Liked by 1 person

      • I had a ’73 Ford LTD Country Squire Brougham Station Wagon with a 460 4barrel and that was a land whale and like yours Phil could cruise all day and still go out bar hopping at my destination. It had the factory tow package so a larger radiator and stiffer suspension, beef upped tranny. I got T-Boned in my passenger side doors at a intersection by a Jeep doing at least sixty, cops say and I spun around a couple of times, but I walked away with out a cut or bruise. My favorite Road King was a ’77 Thunderbird. The hood and front clip sat over the curb like your pic. No trunk space thou… I drove it from Portland to Anaheim CA to Disneyland as a GF wanted to go. It was like driving the couch and as comfortable, an 18 hour drive was like driving from Canby to Salem…

        Liked by 1 person

  3. I had an 82 Olds 98 two-door. The hood was over 6′. With the front seat in the most rearward position I could sit in the back seat and raise my feet and couldn’t touch the back of the front seat. It had the infamous 5.7 diesel with a 35 gallon fuel tank. It got 25 mpg no matter how it was driven. I had it when I moved to Atlanta. It would not fit in garage. My extended cab F-150 had 6″ front and rear but fit in the garage.


  4. 4-door ’69 LTD 390 4bbl. Learned to drive in that car. I can parallel park anything made in the last 20 years without thinking about it.


  5. Those reasons are why I drive a full size Chevy pickup these days, comfort, quiet, and an ass hauler. Only get 18mpg, but that’s better then the ’77 full size I ragged the shit out of. It was a 350 4bbl and on a good day, with a tailwind, goin’ downhill, it got mebbe 10mph. Both 4wd, btw, and used for haulin’ and pullin’ everything I can hook to up. Trucks is for work, not for soccer moms.


  6. I still remember going cross-country in my dad’s 55 Chevy Station wagon, 3-on-the-tree with that electrically-actuated overdrive. I had restored two ’57’s, on a four-door hardtop and one a two-door hardtop. I had to sell ’em when another kid came along, darn it!

    My very favorite, though, was my ’67 two-top 427 (L88 engine) that was pure fun to drive. Especially in Montana where in the 60’s and early 70’s had “Reasonable and Prudent” as the upper speed limit. Spent a lot of time at over 100 MPH! BTW, 13 mpg.

    Dang! We’re old! I remember gas at 21 cents/gallon back in the mid-60’s.


  7. We still have Mom’s 77 T-Bird, but it isn’t in running condition. 302 engine, you don’t drive it but steer it, pointing the nose where you want to go. Yeah, far more comfortable ride than the rice burners we drive in today’s world.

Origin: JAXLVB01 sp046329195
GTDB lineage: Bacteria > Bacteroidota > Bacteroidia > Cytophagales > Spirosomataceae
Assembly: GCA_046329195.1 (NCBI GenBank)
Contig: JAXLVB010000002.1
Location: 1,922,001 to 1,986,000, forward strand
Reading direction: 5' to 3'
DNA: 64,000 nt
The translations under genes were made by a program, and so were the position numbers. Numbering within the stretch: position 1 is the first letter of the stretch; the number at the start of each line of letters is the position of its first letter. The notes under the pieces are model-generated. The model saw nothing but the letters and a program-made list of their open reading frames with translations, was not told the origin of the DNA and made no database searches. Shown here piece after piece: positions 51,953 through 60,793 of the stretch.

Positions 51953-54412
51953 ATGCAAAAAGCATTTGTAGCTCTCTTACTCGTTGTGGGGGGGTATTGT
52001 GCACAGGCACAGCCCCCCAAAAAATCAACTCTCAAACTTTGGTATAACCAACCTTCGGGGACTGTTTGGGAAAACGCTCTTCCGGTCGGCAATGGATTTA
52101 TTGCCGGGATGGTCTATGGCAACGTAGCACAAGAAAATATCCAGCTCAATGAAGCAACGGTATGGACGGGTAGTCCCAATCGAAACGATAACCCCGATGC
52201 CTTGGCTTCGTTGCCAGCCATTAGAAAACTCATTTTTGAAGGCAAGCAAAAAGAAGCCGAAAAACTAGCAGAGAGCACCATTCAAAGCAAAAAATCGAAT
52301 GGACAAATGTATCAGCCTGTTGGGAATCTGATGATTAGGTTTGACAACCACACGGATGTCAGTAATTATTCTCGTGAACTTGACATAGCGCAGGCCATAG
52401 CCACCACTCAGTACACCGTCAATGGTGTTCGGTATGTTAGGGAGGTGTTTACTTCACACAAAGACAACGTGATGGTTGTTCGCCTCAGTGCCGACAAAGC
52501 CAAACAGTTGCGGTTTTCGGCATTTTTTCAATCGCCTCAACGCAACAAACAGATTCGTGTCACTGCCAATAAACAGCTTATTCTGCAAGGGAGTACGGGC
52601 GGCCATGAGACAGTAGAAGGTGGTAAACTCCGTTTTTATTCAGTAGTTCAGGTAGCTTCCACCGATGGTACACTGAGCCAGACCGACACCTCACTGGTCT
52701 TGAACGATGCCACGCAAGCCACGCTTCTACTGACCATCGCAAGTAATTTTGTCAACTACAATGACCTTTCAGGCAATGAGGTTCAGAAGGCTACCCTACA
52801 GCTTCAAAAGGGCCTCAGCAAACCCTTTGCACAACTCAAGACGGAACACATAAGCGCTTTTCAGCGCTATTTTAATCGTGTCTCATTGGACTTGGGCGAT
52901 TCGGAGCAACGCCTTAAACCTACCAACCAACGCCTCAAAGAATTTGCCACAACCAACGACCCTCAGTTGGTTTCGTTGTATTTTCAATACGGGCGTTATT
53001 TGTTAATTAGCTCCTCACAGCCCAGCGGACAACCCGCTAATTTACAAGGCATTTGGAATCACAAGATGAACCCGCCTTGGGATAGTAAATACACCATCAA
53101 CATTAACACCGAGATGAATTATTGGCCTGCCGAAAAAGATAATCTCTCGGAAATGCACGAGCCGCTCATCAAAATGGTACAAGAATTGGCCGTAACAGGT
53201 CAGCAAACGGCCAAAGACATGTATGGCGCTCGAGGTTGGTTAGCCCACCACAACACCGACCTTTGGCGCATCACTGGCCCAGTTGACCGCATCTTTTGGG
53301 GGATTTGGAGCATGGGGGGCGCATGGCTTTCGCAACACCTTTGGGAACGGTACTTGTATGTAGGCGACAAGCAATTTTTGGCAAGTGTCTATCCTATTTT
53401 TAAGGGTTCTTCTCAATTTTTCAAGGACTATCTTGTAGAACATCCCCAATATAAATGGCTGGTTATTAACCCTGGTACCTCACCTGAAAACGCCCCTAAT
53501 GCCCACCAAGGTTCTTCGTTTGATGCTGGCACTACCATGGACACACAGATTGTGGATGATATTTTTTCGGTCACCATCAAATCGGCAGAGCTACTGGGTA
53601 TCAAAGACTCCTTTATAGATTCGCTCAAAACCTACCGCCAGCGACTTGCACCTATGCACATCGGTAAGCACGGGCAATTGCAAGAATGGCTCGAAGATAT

8. I’m in my late 50’s so I can relate. I now own a Fiat 500. They’re a blast to drive, but yes the road noise is bad. For some reason tire manufacturers decided tires must last 50 or 60,000 miles or more. To do this they made the rubber harder and harder and the noise correspondingly goes up. I just bought winter snow/ice tires and the noise difference is significant. I’m going to use them year round. I don’t care if they only last 2 years (20,000 miles), it’s well worth it.


  9. My car as a teenager was a 71 Lincon contental 460 4 barrel 10:5 to 1 premium fuel only. Like riding a couch at 80 MPH. Man me and my friends had all kinds of fun in that car.


  10. Best friend had an old ’70s Impala wagon hand-me-down from his mom. With the tail-gunner flip seat, we could get 7 people inside with ease.
    We used to go out with it hunting kids walking on the sidewalk on rainy days when the gutters were full of rainwater, just to douse them with the bow wave it’d make when we drove near the curb. It was spectacular, and great sport.

    My beast was a ’69 Mustang with a V8 302. Drove like a truck. Three-speed manny tranny, arm-powered steering, foot-powered brakes, and bicep-powered windows and doors. But the speedo went to 120, and I pegged it at around 130 one afternoon heading up I-101 to Santa Barbara, and it was still accelerating, going uphill. The ride wasn’t smooth, but when you closed the door, you felt like you were inside a car, not strapped inside an empty soda can. Worst accident I ever had in it actually dented the front bumper. Almost a whole inch-deep divot.


  11. I forget if it was 75 or 76 that I had an old 65 chevy impala wagon, with the rear gunner seat and 2 way gate, but at the time, you could order an “add on” cruise control kit from J C Whitney that worked off the vacuum line and had a dashpot with steel cable that connected to the accelerator rod and some very simple electronics, seem to recall gluing a magnet onto the driveshaft and placing a coil pickup next to it . Bolted that into the Impala and had fairly usable cruise control unless going down a steep hill, engine compression was not enough to slow the beast. Wish I had never sold it, was a great college car. Have to revisit this for a 64 Benz that could benefit from such an improvement, that is if you can even get such a thing any more with all the lawfare going on.